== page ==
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What is the future of audit?

There has been controversy surrounding the auditing process across the accountancy industry. The public, the government, and the accountancy industry itself, have been arguing that changes need to be made for increased transparency and efficiency. 
The International Auditing and Assurance Standards board (IAASB) has recently released a consultation on the proposed International Standard on Auditing (ISA) 315 which has been modernized in order to meet evolving needs such as information technology and the usage of automated tools for auditors.
Several scandals in Western Countries have led to public mistrust and a clamor to change. The revision IAASB has put forward intends to address a number of problems. For example, the definition of significant risk and “a lack of clarity about the nature, extent, and a value of work that has to be performed on internal controls”.
ISA 315 is an international auditing standard on risk assessments; it has previously remained unchanged since 2003. As such, the revisions that are now being applied ty the IAASB offer an interesting source of discussion in the accounting world. Just as Katharine Bagshaw, ICAEW Manager of auditing standards said, “ISA 315 is a cornerstone standard and changes to it will affect all other standards, too. The main reservations are about the complexity and scalability of the proposals. Without further work to the standard itself and implementation guidelines, there is a huge risk that the proposals will be interpreted inconsistently across the board. That is not in public interest.”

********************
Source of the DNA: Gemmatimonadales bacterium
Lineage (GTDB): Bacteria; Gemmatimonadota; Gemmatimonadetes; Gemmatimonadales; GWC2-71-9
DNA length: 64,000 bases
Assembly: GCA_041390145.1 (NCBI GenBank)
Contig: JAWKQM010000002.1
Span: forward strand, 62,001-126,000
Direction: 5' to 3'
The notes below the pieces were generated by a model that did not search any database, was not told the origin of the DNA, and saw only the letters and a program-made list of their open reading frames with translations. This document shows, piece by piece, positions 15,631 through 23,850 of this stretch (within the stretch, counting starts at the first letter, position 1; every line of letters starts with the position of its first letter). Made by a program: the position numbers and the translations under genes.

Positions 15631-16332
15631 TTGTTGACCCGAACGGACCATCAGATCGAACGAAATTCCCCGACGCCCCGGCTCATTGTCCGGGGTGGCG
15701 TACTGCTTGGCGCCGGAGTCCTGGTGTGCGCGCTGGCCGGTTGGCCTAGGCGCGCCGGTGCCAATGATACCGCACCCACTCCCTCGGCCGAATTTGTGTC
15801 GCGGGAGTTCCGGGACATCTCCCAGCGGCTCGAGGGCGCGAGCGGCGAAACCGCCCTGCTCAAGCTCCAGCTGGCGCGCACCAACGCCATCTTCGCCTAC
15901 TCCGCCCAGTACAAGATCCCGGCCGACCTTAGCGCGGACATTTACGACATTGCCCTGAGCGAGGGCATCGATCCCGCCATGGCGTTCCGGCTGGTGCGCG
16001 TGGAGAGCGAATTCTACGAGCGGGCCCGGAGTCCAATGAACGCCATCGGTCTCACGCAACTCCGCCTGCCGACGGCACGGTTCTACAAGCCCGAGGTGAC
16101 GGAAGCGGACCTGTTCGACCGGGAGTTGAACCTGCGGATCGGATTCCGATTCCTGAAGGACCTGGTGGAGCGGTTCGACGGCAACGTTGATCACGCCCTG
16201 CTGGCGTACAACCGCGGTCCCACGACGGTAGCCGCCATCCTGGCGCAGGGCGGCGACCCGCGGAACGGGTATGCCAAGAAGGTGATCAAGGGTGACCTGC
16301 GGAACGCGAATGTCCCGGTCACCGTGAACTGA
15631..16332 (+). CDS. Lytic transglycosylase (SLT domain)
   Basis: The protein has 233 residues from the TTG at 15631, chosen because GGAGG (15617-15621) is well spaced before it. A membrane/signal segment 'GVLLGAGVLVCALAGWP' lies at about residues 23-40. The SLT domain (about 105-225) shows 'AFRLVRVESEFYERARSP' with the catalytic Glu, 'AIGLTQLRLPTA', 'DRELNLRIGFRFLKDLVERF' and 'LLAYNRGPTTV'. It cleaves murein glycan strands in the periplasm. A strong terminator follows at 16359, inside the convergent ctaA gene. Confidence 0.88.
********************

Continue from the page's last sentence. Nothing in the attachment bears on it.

Data analytics is another great tool allowing auditors to check much larger amounts of information and focus on areas of risk.
The auditor of the future will use data analytics to check data of much larger sets of information from a wide variety of agencies. The volume of transaction nowadays is so high that analytics technology has to be the way to go. It can provide data in almost any format using algorithms. This allows auditors to easily extract information, check anomalies and outliers, and drill down as needed. “red flags” will help remind the auditor on given up risks. The aim is to free auditors form mechanical tasks so they can concentrate on what the really need and want to do, which is auditing.  They would focus in on areas of risk that the analytics would have flagged and this will lead to better performance benchmarking and resource as well as auditing oversight. 
All of this requires a large amount of computer processing power. But analytics is the first post of auditing, and then human experience, insight and judgement take over.